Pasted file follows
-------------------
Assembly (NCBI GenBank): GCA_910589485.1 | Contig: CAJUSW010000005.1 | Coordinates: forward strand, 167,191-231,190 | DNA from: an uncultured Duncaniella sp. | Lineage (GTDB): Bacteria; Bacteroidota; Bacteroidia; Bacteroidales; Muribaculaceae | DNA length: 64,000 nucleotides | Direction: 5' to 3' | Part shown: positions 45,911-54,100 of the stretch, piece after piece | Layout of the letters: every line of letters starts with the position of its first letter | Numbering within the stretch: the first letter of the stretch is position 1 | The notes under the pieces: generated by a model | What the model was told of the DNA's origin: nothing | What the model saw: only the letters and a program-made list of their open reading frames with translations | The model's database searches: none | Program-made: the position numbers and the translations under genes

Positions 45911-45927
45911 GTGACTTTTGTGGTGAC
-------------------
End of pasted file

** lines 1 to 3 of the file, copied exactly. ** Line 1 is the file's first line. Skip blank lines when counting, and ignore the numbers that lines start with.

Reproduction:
Assembly (NCBI GenBank): GCA_910589485.1 | Contig: CAJUSW010000005.1 | Coordinates: forward strand, 167,191-231,190 | DNA from: an uncultured Duncaniella sp. | Lineage (GTDB): Bacteria; Bacteroidota; Bacteroidia; Bacteroidales; Muribaculaceae | DNA length: 64,000 nucleotides | Direction: 5' to 3' | Part shown: positions 45,911-54,100 of the stretch, piece after piece | Layout of the letters: every line of letters starts with the position of its first letter | Numbering within the stretch: the first letter of the stretch is position 1 | The notes under the pieces: generated by a model | What the model was told of the DNA's origin: nothing | What the model saw: only the letters and a program-made list of their open reading frames with translations | The model's database searches: none | Program-made: the position numbers and the translations under genes

Positions 45911-45927
45911 GTGACTTTTGTGGTGAC